Why Short SLV When You Can Go Long ZSL?

April 21, 2011

Silver’s at 31-year highs and SLV is hard to borrow. Maybe inverse funds aren’t so bad after all.

With silver testing 31-year highs at $45 an ounce yesterday, plenty of investors were calling the top. On Wall Street, calling the top usually means shorting, and that’s where it gets interesting for SLV.

The street was buzzing yesterday as Goldman Sachs was forced to put the iShares Silver ETF (NYSEArca: SLV)—the go-to way to get silver spot exposure—on their hard-to-borrow list. In other words, enough people were trying to short SLV that they ran out of easily-available inventory. But in ETF land, where inverse funds providing the short return of an asset abound, why bother tracking down shares of SLV to borrow? Why not just go long ZSL, the ProShares UltraShort Silver fund (NYSEArca: ZSL)?

Plenty of investors did just that. Over $61 million flowed into the ProShares fund yesterday on expectations of a drop in silver. But it’s important to understand that the fund behaves differently than a true short position.

For one, the ProShares fund isn’t just an inverse fund, it’s inverse and leveraged. The ETF provides -200 percent of the return of silver on a daily basis, upside down. That leverage factor makes things a little complicated: The effect of compounding on leveraged ETFs can mangle returns, especially in trendless markets. It also makes the time period over which investors hold the investment especially important. In this case, the 2X exposure is reset on a daily basis, so holding periods longer than a single day are subject to path-dependent results.

To get a concrete example of how ZSL behaves, let’s take a look at another time when silver looked like it had topped out: December 2010. Back in late 2010, silver was trading at around $30 and dropped steadily after Dec. 31 to $26.29 in late January. That’s a healthy 13 percent gain for anyone shorting it. So how did those holding ZSL do?

Descripción: C:\Users\SF Bloomberg\Documents\My Dropbox\Bloomberg\Devin\Blog\ZSL vs. SLV December.jpg

Investors in ZSL did more than twice as well as those shorting SLV. Since it’s a -2X leveraged fund, you might expect twice the return of shorting silver, or 26 percent. But ZSL did even better than that, returning nearly 28 percent. Why? The effects of compounding on the steady drop in silver.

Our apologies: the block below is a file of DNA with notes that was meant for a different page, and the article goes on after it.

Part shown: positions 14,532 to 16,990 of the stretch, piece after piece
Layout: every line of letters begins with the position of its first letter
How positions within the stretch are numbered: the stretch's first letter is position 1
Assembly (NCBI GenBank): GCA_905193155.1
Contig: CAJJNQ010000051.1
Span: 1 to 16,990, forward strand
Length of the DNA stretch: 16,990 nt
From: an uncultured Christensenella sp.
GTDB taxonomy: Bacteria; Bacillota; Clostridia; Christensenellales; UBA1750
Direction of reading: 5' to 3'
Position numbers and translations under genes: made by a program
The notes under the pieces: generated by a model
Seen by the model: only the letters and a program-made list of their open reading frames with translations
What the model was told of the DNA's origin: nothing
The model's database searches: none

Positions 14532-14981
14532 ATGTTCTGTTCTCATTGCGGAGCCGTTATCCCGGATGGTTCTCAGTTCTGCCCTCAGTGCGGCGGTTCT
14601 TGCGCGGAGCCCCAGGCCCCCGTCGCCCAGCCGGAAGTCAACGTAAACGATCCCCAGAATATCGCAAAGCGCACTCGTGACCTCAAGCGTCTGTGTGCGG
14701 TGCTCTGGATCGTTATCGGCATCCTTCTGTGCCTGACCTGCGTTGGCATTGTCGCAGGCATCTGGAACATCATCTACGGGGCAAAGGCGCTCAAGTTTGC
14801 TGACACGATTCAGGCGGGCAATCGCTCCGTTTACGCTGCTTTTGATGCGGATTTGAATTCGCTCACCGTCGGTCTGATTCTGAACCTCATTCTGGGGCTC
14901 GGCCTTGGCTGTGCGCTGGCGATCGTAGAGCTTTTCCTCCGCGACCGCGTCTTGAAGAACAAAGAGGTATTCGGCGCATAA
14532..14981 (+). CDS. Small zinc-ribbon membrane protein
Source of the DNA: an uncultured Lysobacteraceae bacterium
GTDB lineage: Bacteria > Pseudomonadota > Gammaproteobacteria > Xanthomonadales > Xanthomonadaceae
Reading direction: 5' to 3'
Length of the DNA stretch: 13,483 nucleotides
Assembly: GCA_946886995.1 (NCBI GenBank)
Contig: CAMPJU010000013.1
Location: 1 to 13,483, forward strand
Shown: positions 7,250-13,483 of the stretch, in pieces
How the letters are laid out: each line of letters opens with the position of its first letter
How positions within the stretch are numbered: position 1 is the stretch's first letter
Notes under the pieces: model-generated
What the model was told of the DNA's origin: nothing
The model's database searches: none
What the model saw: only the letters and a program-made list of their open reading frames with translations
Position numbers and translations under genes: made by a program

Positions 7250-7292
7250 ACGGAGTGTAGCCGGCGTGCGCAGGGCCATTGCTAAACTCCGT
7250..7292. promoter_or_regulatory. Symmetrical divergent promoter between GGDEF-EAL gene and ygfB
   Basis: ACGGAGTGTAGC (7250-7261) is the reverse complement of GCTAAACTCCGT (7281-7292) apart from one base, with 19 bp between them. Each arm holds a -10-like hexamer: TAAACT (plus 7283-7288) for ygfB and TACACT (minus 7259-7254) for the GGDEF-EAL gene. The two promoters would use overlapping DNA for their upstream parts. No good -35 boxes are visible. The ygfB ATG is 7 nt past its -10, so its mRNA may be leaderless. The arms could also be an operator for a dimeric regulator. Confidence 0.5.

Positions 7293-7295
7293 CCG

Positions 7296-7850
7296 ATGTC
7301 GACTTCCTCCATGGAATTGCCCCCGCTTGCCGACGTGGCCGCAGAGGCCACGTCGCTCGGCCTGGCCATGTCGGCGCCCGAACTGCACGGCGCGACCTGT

In this case, the compounding worked for investors. In trending markets, the path dependency works in your favor with levered and inverse ETFs with a daily reset. But buyer beware:  The daily reset works against you in wandering, volatile markets. Silver is definitely a case where volatility could be an issue; daily returns have seen substantially more volatility than the S&P 500 for the past year. But over this particular period in January, the trend was your friend, and ZSL worked magic.


Even while silver has rallied in the rest of 2011, ZSL has been a better way to be wrong—to be a silver bear. If you put your own 200% percent levered short trade on SLV in January 2011, with silver up 50 percent on the year, you’d be wiped out today. ZSL, however, would have staunched the bleeding, leading you to “just” a 63% percent loss on the year because of the compounding.

Figure 2

Despite the fact it’s “worked” for these periods, it’s important to recognize just how wrong things can go. In a sideways market (instead of these strongly trending ones), the compounding can absolutely destroy returns.

Figure 3

In this example from a couple of weeks in mid-November 2010, SLV dropped 3.6 percent over the period. A naive investor in ZSL might expect double that return—7.23 percent—but ended up with just 4.5 percent. And that’s just over a few weeks– longer holding periods are subject to erode returns even further in volatile markets.

In this case, at least, the package of convenience the inverse ETF represents is likely to continue to draw assets. Investors should just make sure they know what they’re getting into.


Find your next ETF

Reset All